From the Editors
The New York Times says Jadaliyya "Brings New Life to Arab Studies." Read about it by clicking here.
Press Release by Operation Anti-Sexual Harassment/Assault on Sexual Assaults during 30 June Demonstrations (Video)
[The following press release was issued by Operation Anti-Sexual Harassment/Assault (OpAntiSH) on 2 July 2013.]
Press Release: Mob Sexual Assaults Reported to OpAntiSH during June 30th Demonstrations Hit Catastrophic Skies
Mob sexual assaults reported to OpAntiSH during June 30th demonstrations hit catastrophic skies. Organizers bear responsibility and the Muslim Brotherhood reaches a new political low by politically exploiting reports.
During the massive demonstrations that swept Egypt to overturn Mohamed Morsi, Operation Anti-Sexual Harassment/Assault (OpAntiSH) received 46 reports of mob sexual assaults on women in the vicinity of Tahrir Square. The seriousness of the assaults ranged from mob sexual harassment and assault, to raping female protestors using knives and sharp objects. The incidents started occurring from around 6:00pm Sunday evening and continued until around 2am. The most common areas for the targeted sexual assaults to occur were around the multiple entrances leading into Tahrir square.
Some survivors suffering from shock as a result of the attacks received psychological support and numerous cases required medical intervention, including one surgery. These 46cases only represent those which were reported to OpAntiSH, which the group was able to follow-up on and intervene in. However, OpAntiSH estimates that this number is likely to be much lower than the actual number of assaults that occurred. Nevertheless, one case of mob sexual assault should be sufficient to prompt the entire society to fight sexual harassment and assaults. A woman’s life and the inviolability of her body are neither numbers nor statistics.
OpAntiSH observed cases of physical attacks against women by men using sticks at the entrance/exit to the Sadat metro station in front of Kentucky Fried Chicken and received reports of women being kidnapped in vehicles. The increasing seriousness of sexual assaults on female protestors is a reflection of the increasing sexual violence against women in general, perpetrated by both society and the state, which negatively impacts women's participation in the public sphere.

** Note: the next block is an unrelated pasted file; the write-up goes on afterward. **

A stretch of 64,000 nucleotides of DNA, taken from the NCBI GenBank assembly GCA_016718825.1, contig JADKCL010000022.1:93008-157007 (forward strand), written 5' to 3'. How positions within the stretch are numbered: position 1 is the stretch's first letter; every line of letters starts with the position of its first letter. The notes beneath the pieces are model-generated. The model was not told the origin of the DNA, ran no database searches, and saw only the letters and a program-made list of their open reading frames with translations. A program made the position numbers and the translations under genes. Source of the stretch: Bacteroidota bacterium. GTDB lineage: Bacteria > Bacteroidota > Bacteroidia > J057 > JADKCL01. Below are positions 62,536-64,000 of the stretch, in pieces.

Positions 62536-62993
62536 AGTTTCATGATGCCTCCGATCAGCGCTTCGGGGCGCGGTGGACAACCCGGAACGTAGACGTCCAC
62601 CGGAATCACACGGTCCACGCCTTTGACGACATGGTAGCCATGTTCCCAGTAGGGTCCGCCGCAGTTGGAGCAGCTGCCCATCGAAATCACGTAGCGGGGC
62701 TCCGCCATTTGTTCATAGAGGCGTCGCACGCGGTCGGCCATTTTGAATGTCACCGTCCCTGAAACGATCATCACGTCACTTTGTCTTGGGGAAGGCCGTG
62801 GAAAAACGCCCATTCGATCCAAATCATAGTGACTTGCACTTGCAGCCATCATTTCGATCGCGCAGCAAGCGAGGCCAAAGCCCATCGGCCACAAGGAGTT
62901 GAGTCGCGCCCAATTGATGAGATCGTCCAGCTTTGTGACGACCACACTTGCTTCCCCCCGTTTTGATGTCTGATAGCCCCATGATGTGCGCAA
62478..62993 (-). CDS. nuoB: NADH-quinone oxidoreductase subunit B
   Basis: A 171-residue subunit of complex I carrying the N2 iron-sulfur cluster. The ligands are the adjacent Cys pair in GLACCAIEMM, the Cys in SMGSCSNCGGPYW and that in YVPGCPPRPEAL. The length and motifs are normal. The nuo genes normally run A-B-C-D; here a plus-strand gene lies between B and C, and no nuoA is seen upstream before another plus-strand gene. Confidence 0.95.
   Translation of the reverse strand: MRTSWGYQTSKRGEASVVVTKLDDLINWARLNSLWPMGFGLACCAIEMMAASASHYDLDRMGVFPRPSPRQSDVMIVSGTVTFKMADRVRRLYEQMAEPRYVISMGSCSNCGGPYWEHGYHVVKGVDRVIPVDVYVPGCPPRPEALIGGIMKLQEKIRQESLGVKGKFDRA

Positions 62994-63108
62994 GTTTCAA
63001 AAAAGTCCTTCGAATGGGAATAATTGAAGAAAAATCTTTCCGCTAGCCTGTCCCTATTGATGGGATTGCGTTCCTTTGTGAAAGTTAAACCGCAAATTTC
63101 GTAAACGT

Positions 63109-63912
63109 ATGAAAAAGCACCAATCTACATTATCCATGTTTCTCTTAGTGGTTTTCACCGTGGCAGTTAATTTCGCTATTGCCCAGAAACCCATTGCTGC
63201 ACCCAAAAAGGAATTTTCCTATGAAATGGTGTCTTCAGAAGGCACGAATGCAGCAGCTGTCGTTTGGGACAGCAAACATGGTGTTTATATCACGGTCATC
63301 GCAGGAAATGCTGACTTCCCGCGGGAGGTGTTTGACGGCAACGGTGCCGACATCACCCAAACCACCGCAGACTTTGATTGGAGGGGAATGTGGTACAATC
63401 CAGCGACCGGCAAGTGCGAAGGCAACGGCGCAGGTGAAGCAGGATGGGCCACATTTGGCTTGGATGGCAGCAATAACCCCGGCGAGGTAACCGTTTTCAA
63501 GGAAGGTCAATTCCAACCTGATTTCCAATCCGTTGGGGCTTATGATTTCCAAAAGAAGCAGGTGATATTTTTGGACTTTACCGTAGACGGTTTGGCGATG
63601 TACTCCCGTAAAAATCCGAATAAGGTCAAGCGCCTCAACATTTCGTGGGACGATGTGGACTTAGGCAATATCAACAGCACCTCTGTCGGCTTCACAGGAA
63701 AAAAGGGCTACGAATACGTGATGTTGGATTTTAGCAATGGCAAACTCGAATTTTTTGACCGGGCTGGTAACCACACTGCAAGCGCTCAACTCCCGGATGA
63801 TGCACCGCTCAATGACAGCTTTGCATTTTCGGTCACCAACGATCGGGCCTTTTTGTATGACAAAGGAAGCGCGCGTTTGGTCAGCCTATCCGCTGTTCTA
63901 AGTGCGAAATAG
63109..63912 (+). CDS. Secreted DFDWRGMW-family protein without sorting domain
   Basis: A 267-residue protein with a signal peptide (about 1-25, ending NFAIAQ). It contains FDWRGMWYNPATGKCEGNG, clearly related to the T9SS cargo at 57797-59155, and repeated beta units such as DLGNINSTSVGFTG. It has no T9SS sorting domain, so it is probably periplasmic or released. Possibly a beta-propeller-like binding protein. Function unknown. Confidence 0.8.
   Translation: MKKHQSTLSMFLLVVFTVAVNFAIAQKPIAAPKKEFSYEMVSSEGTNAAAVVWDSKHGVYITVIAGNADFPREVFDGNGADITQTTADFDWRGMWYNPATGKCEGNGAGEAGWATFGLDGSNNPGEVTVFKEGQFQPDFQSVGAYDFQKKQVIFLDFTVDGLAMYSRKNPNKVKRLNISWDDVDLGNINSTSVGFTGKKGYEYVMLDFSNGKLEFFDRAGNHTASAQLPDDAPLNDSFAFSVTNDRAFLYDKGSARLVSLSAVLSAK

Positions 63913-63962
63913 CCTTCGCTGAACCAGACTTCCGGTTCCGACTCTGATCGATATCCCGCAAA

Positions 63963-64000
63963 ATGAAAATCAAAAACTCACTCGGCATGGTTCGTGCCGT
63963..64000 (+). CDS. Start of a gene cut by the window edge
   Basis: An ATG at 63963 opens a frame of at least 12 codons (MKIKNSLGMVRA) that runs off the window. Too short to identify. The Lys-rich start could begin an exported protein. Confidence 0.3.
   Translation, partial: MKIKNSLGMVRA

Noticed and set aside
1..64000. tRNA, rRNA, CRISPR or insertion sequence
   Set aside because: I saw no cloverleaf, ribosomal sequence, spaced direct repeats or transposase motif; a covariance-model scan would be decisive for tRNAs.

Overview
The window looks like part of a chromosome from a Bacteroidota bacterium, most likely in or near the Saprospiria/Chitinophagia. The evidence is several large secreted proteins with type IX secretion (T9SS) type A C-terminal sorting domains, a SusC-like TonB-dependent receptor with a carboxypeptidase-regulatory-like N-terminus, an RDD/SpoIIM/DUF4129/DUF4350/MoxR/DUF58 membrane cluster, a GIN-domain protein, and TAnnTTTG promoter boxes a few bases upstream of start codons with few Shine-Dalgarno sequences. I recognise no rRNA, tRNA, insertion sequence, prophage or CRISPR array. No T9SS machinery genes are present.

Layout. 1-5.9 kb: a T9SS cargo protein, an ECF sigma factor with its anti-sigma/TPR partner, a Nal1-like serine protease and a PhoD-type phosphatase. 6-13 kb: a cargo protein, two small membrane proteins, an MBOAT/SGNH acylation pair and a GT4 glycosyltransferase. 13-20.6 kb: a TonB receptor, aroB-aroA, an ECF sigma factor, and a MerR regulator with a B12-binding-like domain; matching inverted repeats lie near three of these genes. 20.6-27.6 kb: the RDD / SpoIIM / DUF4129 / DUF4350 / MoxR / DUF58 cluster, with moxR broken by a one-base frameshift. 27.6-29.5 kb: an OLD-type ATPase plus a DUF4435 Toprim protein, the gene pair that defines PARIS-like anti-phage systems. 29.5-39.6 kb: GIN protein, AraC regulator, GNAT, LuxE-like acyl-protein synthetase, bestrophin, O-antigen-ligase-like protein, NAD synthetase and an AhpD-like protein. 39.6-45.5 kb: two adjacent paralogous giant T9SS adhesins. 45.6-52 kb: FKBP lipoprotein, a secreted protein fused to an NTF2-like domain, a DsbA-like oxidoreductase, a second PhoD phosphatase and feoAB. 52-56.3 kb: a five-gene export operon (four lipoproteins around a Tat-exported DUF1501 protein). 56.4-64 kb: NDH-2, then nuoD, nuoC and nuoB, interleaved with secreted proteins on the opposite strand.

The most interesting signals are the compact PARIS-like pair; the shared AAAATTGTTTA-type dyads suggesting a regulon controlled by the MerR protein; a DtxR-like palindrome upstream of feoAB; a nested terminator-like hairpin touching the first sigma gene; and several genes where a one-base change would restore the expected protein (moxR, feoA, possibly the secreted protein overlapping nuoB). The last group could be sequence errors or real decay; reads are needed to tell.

Operation Anti-Sexual Harassment/Assault expresses its disappointment in the government’s response to mob sexual assaults on female protestors. While the presidency has exploited the incidents for political gain in the media, a source at the Ministry of Health violated the privacy of one of the survivors, publishing details of the assault, her name, and the name of the hospital in which she was receiving treatment, in a blatant violation of the most basic rules and ethics of the medical profession.
The exploitation of these assaults bythe presidency and the Muslim Brotherhood is a further violation of these women. In this regard, OpAntiSH rejects the use of its statements for political gains or objectives. Throughout the past year, the presidency has not only failed to respond to such incidents, but has placed responsibility for the assaults on the women who were attacked. On February 11, 2013, members of the Shura Council’s Human Rights Committee put the responsibility for harassment and rape on the women themselves for participating in the protests, and described what occurred in some of the tents in the square as “prostitution”. General Adel Afifi, a member of the committee, criticized women, saying, “Girls who join [the protests]do so knowing they are in the middle of thugs and street types. She must protect herself before asking the Ministry of Interior to do so. Sometimes a girl contributes 100% to her rape because she puts herself in those circumstances." He added that what happens in some of the tents in the squares is prostitution.
While the Presidency has paid attention to the recent assaults for political gain, it cannot be believed that they have developed a sudden concern for women’s physical safety or their full right to protest, when their position on issues of equality and women's rights is well known. The Muslim Brotherhood, which has suddenly become deeply concerned about the safety of female protestors, is the same Muslim Brotherhood that considers female genital mutilation a custom and cultural trait, and whose ministries and governors lacked women. Their animosity towards women has reached the extent that in previous months they opposed the document on violence against women issued by the United Nations. We should not forget that female protestors joined the protests to oppose patriarchy.